Gregory Porter in the Country
There’s a song on the next record called “When Love Was King,” and I get to one portion of the song where, [Porter begins to sing] “He lifted up the underneath/ And all his wealth he did bequeath/ To those who toiled without a gain/ So they would remember his reign/ So seek some place to call your own/ Right beside this mighty, shining throne/ When love was king/ When love was king.” So …
[Editor’s Note: At this point, the conversation is halted by applause, whoops and whistles.]
PORTER: My point was, I didn’t do that for a hand clap, what I want to say is, I think that’s who I am. “He lifted up the underneath.” Those people who have been pushed down. “He lifted up the underneath/ And all his wealth he did bequeath.” Yeah, he didn’t give up all of his money, but he gave them some. He gave some money to the [Litchfield Jazz] Camp. Ha, ha, ha. [audience laughs]
ALKYER: All the money to the camp.
PORTER: All the money to the camp, OK. He gave all the money to the camp. Save the babies. So, that’s the kind of thing I want to say. You know, helping somebody and making somebody feel better. Building people out. That’s how I figured out, “OK, that’s who you are, Gregory Porter.”
SMULYAN: Do you write at the piano?
PORTER: No, I write with my voice. I was just talking to [Bill Saxton], a saxophone player for Randy Weston. He’s been playing saxophone for 50 years, incredibly. He’s like, “Gregory, I write with my voice.” He said, “I don’t touch my horn when I’m writing.” So, that’s why my melodies develop [first]. Then, bass line, rhythm, chords come later. I get together with my piano player, Chip Crawford, and we work it out.
SMULYAN: So, words come first.
PORTER: Yeah, words and melody.
SMULYAN: Then you work out the changes and the bass line and the rhythm and all that.
PORTER: Yeah, yeah. Usually the rhythm comes to me, and it’s like, “Ahhh!” Because once something gets good to you, you get excited.
SMULYAN: Does the song present itself all at once, or do you have to work at it?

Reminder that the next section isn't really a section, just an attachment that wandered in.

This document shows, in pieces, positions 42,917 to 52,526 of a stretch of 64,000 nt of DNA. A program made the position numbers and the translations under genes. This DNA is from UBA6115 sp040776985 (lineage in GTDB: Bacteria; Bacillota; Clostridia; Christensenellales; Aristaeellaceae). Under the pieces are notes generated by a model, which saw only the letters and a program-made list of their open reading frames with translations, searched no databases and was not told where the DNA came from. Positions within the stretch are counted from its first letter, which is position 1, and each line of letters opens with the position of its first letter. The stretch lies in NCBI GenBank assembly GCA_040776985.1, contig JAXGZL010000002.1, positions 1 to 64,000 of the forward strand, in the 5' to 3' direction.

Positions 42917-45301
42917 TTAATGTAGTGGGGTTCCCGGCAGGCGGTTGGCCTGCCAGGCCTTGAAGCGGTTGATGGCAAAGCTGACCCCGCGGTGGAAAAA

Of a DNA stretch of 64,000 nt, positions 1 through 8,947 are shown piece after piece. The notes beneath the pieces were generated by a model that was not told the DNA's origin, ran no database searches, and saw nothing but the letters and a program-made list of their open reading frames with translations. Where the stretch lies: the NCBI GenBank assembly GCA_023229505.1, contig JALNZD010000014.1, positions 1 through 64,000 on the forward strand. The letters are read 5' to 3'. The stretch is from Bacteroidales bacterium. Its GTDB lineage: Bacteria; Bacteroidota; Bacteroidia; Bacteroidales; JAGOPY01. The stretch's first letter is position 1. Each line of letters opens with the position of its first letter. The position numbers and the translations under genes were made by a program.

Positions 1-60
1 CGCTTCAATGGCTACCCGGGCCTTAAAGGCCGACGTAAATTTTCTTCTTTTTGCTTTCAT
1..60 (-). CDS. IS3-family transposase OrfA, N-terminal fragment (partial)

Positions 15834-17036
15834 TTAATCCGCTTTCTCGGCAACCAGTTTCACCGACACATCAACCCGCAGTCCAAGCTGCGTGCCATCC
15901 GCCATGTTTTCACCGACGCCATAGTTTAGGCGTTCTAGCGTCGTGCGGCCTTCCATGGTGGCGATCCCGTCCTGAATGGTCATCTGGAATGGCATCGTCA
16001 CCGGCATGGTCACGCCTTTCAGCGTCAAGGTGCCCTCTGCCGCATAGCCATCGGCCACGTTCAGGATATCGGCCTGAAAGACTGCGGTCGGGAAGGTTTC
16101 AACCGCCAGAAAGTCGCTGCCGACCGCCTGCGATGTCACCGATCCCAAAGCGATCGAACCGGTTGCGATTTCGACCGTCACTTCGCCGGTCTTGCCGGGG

PORTER: A chunk of it will come to me all at once.
SMULYAN: It’s interesting how music comes to you. Some people say they sit at the piano and it takes a long time to write one song. But other folks, it just comes out.
PORTER: I used to think that melody and lyrics just come to everybody. It’s not like that.
SMULYAN: Not to me. [audience laughs]
PORTER: Whether they’re good or not, they keep coming to me. So, I used to assume that everybody was that way.
ALKYER: Gregory, there’s a very theatrical, narrative approach to your songwriting. You can feel it. I can see your songs onstage. You come by that honestly because you worked in musical theater. Do you feel that made a real impact on the way you write songs?
PORTER: No. [laughter]
ALKYER: OK, I’m out.
PORTER: Yeah, get out of here! Who let this guy onstage! [laughs] I would say that’s more of an approach from my mother. And from my upbringing in church.
The type of preaching that was happening, the sermon took place pretty much on a Shakespearean stage. That’s how the black gospel church developed.
They lay the foundation. They tell the story. And they give you the end. And it’s like happily ever after, or they burn forever after in hell. You know? But Shakespeare is definitely in the black church. So, the theatrical elements of telling a story are there.